Is the fate of the region in the Town of Islip’s hands?
Recently, the Town of Islip’s Planning Board approved Islip Pines, Serota’s longstanding development proposal for a 136 acre tract of land along Sunrise Highway. For decades, the civic community, chambers of commerce and even the town pushed back against the project, arguing that it’s too large for the parcel. It is frequently argued that the economic repercussions of the development would resonate to surrounding communities, and be detrimental to their prosperity.
Then, almost overnight (at least in the relatively slow moving development world), the Town Planning board changed their tune. The project was approved by the board unanimously, despite the longstanding concerns of the various groups. In the project’s pitch, Bram Weber, Serota’s attorney, ran down the list of familiar concepts that readers of this page knew all too well (as seen in Newsday):
In 2006, Serota Properties of Valley Stream — which acquired the 136-acre site three decades ago for $7 million — scrapped the idea of an industrial park and began drawing up plans for what would be Long Island’s first large-scale mixed-use property designed to attract tech-driven companies and young professionals, said Bram Weber, Serota’s attorney.
In one fell swoop, Weber mentions the “young professionals” that so many developers have touted before. The project was substantively scaled back from previous iterations, and now includes 350 housing units, about 1.1 million square feet of industrial /office space, 38,000 square feet of commercial usage, 339,000 square feet of retail, 178,000 square feet of entertainment space, a 12.7-acre great lawn, and six athletic fields along Sunrise Highway.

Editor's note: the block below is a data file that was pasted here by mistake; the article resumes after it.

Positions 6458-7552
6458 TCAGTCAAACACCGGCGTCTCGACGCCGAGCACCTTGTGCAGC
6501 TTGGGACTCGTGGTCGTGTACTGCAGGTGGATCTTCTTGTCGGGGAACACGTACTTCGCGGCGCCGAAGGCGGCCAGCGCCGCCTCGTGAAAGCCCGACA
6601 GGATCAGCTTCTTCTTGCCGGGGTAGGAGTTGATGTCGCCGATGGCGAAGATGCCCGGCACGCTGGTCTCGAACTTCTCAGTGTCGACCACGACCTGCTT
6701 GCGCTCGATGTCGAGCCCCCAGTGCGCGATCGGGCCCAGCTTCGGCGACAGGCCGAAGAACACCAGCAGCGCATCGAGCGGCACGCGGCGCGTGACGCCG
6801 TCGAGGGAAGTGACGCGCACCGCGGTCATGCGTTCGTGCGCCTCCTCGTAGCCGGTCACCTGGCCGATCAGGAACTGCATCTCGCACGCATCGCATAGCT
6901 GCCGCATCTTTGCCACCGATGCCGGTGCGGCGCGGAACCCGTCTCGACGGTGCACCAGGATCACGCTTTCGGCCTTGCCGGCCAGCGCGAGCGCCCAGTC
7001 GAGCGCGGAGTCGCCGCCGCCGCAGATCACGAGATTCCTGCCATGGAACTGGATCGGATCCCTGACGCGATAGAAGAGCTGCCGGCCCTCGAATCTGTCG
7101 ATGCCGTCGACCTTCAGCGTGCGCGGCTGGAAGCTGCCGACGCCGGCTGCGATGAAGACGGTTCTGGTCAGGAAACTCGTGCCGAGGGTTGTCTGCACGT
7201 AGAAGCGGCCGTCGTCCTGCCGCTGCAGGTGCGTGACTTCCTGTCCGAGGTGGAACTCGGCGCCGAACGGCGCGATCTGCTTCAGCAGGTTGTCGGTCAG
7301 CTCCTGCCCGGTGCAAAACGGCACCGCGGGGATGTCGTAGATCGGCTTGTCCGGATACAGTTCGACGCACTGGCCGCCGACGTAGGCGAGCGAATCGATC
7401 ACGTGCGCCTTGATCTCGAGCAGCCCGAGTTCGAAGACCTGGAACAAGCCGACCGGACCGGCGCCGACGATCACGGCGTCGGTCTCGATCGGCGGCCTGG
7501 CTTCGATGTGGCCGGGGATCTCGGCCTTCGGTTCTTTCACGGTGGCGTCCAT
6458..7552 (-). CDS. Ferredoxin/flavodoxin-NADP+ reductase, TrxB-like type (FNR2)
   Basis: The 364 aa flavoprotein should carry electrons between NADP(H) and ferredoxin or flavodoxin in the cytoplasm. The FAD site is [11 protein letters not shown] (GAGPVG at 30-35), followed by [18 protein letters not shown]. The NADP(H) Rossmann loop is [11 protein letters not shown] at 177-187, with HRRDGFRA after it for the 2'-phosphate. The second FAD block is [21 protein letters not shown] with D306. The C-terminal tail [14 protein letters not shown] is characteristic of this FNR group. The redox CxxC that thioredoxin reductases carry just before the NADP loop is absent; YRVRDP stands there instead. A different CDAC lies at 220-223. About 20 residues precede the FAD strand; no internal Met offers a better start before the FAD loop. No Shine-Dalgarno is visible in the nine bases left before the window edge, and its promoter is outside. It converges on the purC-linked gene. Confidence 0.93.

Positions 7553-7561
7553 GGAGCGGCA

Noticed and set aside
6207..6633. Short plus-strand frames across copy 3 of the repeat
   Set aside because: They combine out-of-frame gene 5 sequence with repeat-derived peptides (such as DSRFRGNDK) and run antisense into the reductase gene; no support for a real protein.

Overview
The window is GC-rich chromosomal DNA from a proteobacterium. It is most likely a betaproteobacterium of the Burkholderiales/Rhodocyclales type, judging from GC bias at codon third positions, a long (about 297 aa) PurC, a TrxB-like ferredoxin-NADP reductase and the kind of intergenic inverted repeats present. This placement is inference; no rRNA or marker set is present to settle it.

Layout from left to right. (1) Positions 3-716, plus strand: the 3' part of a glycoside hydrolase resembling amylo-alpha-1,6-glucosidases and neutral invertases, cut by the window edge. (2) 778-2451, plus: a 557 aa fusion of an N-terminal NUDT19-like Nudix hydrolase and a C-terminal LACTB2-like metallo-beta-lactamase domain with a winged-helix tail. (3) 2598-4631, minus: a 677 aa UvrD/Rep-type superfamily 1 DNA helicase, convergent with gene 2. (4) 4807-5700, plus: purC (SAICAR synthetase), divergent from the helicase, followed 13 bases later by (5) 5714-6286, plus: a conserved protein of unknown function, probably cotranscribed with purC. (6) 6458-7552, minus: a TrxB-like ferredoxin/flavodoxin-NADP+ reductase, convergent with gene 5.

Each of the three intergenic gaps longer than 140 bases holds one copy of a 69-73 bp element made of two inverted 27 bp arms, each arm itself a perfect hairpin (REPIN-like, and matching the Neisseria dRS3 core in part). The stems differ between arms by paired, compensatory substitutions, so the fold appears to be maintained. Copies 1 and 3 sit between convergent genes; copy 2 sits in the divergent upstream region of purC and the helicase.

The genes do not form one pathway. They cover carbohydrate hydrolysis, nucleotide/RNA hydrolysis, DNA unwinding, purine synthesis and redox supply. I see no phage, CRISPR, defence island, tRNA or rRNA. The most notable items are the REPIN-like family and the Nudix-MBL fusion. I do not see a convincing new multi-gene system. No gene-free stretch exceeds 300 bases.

If Islip Pines does get built in the next five years, the Town has to take a serious look at the impact it will have on Heartland Town Square, Jerry Wolkoff’s so-called “megacity” at the Pilgrim State, complete with up to 9,000 rental apartments, 1 million square feet of retail space and more than 3 million square feet of offices.
Between Islip Pines and Heartland, the region is facing an influx of 2.1 million square feet of office space, 3.3 million square feet of retail, and 9,350 residential units. That is a massive amount of growth to be overseen by one municipality. Clearly, the town is currently under substantial development pressure. Both projects demonstrate the marked need for oversight of development that transcends Village, Town and County levels of government.
Unfortunately, the economic impacts of both transcend the borders of the Town, and resonate throughout Suffolk County. Home-rule may facilitate a community-first mindset, but in the case of these two developments, the home-rule system is detrimental to the region’s progress. What was designed to protect localities may now very well hurt them (and the rest of the region).
Why does the Town of Islip get to decide upon the fate of their neighbors? With projects of this magnitude, the job is too big for a Township- the right of final approval (or at least review) should be granted to a regional planning entity. Is the Town strong enough to properly plan beyond its own bounds?
The project still has a few hurdles left to overcome, principally getting approval by the Islip Town Board and the blessing of NYS DOT over the traffic concerns. The Planning Board’s approval represents positive momentum for the long-delayed proposal, and has injected new life into the development process.
The Town of Islip is at a crossroads, and it should tread carefully. For once, buck the trend here on Long Island and think of the bigger picture- Think regionally. If the Town doesn’t, there should be an entity that does. At a recent hearing, Donna Pericone, president of the Bay Shore-Brightwaters Chamber of Commerce, asked “Who is doing the long-term planning?”
Unfortunately Donna, the answer is those who shouldn’t be.